Thursday, April 5, 2018

Occupy protest case yields false arrest and excessive force claims

The Occupy Wall Street protests are behind us, but lawsuits arising from that protest are still being resolved in the federal courts. This decision presents good news for the plaintiff, who is suing police officers for false arrest and excessive force,

The case is Douglas v. City of New York, a summary order issued on April 5. Plaintiff attended the protest in October 2011 as a legal observer. One officer drive through a crowd of people on a police scooter, striking plaintiff, who fell to the ground.

According to Appellant, his right foot, ankle, or lower leg was trapped under the scooter’s rear wheel and in order to free himself he kicked the scooter over with his left foot. The scooter fell and sustained some damage, including a broken rearview mirror. Officer DiFrancesca, with the assistance of Sergeant Byrnes and Officer Allen, placed Appellant under arrest. In doing so, Officer DiFrancesca dragged Appellant, who was still on the ground, to a less crowded area. He then flipped Appellant onto his stomach, kneeled on Appellant’s back, and pressed a nightstick into the back of Appellant’s neck. The officers jostled Appellant so that his hands were behind his back all while Appellant was on the ground. During the arrest, Sergeant Byrnes made physical contact with Appellant and forced Appellant’s right arm behind his back. Officer Allen, who assisted the two other officers, helped establish a perimeter around Appellant, Officer DiFrancesca, and Sergeant Byrnes.
 Plaintiff got three or four stitches for his head wound and suffered other injuries. He was also charged with criminal mischief; plaintiff was later exonerated. While the district court dismissed the case, the Court of Appeals brings it back. The jury can find the police lacked probable cause to arrest plaintiff, as factual disputes include "whether Appellant’s leg was trapped under the scooter, whether he kicked over the scooter in order to free himself, and whether Officer DiFrancesca, Sergeant Byrnes, and/or Officer Allen were aware of this." The malicious prosecution claim will also go to trial for these reasons.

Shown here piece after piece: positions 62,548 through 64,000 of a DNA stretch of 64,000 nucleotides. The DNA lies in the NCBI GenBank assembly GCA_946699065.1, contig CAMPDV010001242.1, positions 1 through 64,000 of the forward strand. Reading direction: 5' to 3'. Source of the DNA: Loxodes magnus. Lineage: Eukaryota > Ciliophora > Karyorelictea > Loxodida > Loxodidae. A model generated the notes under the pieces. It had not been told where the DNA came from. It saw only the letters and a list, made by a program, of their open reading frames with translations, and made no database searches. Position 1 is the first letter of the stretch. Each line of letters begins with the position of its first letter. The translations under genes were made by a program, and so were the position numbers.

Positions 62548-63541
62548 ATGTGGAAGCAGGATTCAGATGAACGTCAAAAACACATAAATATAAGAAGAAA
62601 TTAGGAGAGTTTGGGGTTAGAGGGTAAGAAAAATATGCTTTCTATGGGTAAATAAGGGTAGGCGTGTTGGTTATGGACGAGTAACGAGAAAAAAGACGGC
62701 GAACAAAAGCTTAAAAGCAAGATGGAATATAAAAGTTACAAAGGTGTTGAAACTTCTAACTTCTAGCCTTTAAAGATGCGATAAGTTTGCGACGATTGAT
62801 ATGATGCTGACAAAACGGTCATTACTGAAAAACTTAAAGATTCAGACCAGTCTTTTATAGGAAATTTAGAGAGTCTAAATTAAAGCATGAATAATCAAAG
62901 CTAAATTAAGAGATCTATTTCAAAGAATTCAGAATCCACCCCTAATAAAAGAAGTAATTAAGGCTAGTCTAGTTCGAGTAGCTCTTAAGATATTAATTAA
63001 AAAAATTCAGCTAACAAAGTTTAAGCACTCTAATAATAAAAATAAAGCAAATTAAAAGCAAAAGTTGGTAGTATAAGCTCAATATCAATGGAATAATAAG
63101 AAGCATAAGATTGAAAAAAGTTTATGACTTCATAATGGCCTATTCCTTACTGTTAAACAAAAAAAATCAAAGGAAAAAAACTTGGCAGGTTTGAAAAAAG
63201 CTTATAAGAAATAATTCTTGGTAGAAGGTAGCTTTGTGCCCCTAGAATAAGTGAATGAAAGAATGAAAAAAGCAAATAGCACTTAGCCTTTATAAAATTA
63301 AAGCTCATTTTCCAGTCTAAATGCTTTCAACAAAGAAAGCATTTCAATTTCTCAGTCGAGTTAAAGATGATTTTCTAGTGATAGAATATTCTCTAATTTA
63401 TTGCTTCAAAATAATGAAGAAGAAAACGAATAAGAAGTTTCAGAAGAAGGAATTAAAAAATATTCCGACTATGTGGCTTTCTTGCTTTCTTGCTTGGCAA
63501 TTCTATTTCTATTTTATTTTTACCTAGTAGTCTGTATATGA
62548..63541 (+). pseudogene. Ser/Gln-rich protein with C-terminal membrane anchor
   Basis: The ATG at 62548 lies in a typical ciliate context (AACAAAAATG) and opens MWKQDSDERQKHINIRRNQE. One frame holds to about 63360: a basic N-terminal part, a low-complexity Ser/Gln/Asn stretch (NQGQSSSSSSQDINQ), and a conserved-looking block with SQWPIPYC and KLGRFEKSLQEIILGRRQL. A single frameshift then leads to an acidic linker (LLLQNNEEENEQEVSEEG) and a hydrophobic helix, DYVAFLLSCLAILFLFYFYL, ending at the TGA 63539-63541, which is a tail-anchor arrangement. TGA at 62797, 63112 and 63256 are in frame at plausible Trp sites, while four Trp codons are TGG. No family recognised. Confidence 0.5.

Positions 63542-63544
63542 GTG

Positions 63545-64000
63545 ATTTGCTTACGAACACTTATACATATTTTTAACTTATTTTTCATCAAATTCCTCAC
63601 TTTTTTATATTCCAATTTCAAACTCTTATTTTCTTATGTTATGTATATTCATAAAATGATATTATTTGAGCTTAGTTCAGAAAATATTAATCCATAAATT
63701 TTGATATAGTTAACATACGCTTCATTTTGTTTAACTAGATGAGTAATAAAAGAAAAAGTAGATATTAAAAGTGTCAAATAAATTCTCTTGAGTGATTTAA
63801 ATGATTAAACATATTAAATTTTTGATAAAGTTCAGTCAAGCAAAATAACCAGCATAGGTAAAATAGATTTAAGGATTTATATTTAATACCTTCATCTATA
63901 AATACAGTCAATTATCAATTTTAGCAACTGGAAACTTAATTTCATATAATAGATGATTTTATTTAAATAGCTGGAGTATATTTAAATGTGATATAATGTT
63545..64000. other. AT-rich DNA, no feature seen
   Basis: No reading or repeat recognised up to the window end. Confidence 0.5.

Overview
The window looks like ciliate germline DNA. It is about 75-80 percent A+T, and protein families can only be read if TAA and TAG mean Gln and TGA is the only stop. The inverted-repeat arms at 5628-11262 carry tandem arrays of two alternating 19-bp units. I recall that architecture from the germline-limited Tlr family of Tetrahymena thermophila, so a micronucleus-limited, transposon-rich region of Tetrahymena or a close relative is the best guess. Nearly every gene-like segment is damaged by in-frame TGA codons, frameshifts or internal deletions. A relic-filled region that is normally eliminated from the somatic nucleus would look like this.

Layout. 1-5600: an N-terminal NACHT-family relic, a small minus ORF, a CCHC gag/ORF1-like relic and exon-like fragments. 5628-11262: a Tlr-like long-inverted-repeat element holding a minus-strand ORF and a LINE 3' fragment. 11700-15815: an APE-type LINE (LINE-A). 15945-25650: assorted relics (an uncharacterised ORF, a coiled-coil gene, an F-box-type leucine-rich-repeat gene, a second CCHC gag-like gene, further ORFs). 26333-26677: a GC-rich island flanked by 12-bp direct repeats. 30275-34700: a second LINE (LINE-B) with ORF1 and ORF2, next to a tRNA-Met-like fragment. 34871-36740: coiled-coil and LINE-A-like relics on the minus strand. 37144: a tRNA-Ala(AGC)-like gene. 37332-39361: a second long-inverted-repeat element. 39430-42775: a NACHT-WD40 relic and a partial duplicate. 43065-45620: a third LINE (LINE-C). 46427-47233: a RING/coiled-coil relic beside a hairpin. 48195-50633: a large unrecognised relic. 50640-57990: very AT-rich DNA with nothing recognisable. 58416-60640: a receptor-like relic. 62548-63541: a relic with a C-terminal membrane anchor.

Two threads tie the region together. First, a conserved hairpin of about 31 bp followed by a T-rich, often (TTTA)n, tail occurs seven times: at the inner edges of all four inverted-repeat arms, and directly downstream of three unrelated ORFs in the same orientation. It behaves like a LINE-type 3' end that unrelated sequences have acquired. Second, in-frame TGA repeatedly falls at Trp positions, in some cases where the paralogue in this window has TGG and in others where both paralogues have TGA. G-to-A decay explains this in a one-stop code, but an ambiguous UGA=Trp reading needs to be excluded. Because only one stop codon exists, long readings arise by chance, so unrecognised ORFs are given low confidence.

As for the excessive force claim (and a related claim for failure to intervene), the district court said the force was reasonable and the officers get qualified immunity. The Second Circuit sees it differently, noting a variety of factual disputes that the jury must resolve:

These questions concern the need for the application of force which included dragging Appellant on the ground, kneeing him in the back, pressing a night stick on his neck, twisting his right arm behind his back, and subduing and cuffing Appellant while he was lying on the ground face down. In addition, there is a dispute of material fact about whether the scene of Appellant’s arrest was chaotic or was at risk of becoming chaotic. While Appellees argue that there was a “surging crowd.” Appellant asserts that the video evidence shows that “the crowd was standing around peaceably watching, filming, and photographing.” Moreover, although the district court found that there were “hundreds of protesters” at the scene, Appellees concede that "there were approximately twenty to fifty people” (including police officers) at the time of Appellant’s arrest.

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